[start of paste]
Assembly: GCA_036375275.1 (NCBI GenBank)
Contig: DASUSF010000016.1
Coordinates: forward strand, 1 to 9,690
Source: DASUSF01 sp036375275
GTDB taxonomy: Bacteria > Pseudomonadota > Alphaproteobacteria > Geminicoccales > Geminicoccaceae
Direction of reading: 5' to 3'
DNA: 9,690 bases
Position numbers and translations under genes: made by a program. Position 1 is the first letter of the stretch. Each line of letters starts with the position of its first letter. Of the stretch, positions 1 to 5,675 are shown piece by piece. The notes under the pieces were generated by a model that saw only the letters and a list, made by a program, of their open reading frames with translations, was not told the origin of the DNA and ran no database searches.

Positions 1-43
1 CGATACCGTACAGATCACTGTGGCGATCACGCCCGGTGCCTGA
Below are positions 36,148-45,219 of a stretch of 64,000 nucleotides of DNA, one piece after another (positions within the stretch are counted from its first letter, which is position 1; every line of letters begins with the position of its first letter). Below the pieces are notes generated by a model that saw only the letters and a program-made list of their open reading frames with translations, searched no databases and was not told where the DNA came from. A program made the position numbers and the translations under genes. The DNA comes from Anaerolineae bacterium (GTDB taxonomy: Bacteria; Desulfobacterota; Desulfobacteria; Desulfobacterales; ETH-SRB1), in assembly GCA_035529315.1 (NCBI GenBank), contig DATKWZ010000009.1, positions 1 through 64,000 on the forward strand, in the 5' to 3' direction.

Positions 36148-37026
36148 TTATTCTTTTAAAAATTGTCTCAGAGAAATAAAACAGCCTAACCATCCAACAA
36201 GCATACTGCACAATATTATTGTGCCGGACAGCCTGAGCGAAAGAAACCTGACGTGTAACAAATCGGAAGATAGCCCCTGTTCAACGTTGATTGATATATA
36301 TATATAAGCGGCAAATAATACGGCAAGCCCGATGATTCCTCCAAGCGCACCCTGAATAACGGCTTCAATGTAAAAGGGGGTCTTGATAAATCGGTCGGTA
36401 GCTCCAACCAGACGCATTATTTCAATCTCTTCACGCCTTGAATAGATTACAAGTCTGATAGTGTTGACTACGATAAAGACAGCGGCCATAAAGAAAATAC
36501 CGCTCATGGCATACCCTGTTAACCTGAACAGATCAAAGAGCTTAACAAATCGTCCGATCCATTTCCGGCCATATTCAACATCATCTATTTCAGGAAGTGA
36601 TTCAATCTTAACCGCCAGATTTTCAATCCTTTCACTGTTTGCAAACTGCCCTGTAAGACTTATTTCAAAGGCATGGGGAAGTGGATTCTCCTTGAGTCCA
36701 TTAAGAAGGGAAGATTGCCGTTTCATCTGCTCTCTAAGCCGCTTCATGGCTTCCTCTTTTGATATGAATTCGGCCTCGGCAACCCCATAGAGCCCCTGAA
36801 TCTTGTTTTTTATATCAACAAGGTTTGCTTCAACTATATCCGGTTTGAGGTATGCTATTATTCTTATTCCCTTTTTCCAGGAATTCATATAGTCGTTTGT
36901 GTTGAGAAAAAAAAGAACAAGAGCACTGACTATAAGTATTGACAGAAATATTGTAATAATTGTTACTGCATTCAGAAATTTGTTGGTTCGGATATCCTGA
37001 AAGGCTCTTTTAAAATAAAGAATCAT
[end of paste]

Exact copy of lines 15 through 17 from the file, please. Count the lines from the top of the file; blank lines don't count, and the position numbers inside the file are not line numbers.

36301 TATATAAGCGGCAAATAATACGGCAAGCCCGATGATTCCTCCAAGCGCACCCTGAATAACGGCTTCAATGTAAAAGGGGGTCTTGATAAATCGGTCGGTA
36401 GCTCCAACCAGACGCATTATTTCAATCTCTTCACGCCTTGAATAGATTACAAGTCTGATAGTGTTGACTACGATAAAGACAGCGGCCATAAAGAAAATAC
36501 CGCTCATGGCATACCCTGTTAACCTGAACAGATCAAAGAGCTTAACAAATCGTCCGATCCATTTCCGGCCATATTCAACATCATCTATTTCAGGAAGTGA